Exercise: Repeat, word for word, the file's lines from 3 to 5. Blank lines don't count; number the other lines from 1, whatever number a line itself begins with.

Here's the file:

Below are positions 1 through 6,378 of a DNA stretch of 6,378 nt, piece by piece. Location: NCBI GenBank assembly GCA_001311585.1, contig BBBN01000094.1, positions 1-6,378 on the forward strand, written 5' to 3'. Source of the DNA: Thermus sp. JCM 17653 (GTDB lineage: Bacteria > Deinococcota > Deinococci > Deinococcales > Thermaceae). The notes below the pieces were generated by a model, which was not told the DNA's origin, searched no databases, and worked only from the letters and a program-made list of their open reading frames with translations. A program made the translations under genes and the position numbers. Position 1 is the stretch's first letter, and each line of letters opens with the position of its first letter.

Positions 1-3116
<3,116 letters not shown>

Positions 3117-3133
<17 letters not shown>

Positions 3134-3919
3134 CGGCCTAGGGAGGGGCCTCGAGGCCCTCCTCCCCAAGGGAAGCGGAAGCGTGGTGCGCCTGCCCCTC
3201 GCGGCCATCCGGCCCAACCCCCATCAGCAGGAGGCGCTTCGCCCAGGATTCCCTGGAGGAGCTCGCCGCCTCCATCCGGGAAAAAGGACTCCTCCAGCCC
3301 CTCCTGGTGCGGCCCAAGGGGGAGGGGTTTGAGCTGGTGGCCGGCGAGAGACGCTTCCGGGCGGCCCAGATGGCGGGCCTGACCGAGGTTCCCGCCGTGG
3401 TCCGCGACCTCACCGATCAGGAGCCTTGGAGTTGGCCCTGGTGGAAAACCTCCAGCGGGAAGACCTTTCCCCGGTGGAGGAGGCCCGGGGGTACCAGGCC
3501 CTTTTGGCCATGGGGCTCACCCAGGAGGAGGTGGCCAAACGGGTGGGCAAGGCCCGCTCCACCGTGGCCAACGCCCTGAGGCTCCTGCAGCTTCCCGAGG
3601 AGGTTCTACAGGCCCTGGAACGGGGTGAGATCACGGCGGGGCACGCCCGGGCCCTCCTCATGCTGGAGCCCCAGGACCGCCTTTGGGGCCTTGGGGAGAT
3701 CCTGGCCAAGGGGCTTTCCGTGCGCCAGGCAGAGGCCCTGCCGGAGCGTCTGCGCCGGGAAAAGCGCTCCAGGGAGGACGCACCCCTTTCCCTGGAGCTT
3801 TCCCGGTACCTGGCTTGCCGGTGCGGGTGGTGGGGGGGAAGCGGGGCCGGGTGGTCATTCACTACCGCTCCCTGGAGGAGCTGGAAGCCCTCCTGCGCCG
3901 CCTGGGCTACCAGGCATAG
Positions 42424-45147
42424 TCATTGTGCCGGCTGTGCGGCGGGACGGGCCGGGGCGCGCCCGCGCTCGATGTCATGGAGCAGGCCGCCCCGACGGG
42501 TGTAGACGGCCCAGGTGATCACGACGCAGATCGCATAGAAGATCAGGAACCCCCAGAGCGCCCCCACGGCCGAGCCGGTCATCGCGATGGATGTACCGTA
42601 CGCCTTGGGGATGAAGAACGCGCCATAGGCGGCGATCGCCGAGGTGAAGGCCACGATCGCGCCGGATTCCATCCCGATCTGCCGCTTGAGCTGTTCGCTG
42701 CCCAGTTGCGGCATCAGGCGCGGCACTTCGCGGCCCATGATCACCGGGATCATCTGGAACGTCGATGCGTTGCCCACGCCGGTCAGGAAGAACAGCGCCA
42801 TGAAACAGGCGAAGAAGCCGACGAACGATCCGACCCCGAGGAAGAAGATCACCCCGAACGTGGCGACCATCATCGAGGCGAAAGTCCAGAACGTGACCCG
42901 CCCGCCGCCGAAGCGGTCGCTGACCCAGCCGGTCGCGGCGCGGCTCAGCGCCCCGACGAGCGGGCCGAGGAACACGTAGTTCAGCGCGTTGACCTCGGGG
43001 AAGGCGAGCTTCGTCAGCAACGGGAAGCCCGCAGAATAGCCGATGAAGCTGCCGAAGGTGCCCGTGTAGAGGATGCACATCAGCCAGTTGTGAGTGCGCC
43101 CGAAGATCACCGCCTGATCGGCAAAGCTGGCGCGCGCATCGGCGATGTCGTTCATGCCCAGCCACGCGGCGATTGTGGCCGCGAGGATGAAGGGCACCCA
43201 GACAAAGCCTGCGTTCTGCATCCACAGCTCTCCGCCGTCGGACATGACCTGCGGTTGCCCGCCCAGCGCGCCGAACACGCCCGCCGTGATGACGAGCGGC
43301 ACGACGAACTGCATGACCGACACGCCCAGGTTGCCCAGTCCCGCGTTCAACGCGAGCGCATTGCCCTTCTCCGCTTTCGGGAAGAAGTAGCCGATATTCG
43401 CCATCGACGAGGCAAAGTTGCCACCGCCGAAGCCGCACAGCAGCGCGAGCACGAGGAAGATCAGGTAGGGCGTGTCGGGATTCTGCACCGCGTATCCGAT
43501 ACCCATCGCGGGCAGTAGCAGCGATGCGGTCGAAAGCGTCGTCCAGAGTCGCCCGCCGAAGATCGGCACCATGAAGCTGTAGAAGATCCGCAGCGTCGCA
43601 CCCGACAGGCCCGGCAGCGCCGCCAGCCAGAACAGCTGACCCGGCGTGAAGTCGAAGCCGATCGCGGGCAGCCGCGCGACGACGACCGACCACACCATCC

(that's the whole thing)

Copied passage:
<3,116 letters not shown>

Positions 3117-3133
<17 letters not shown>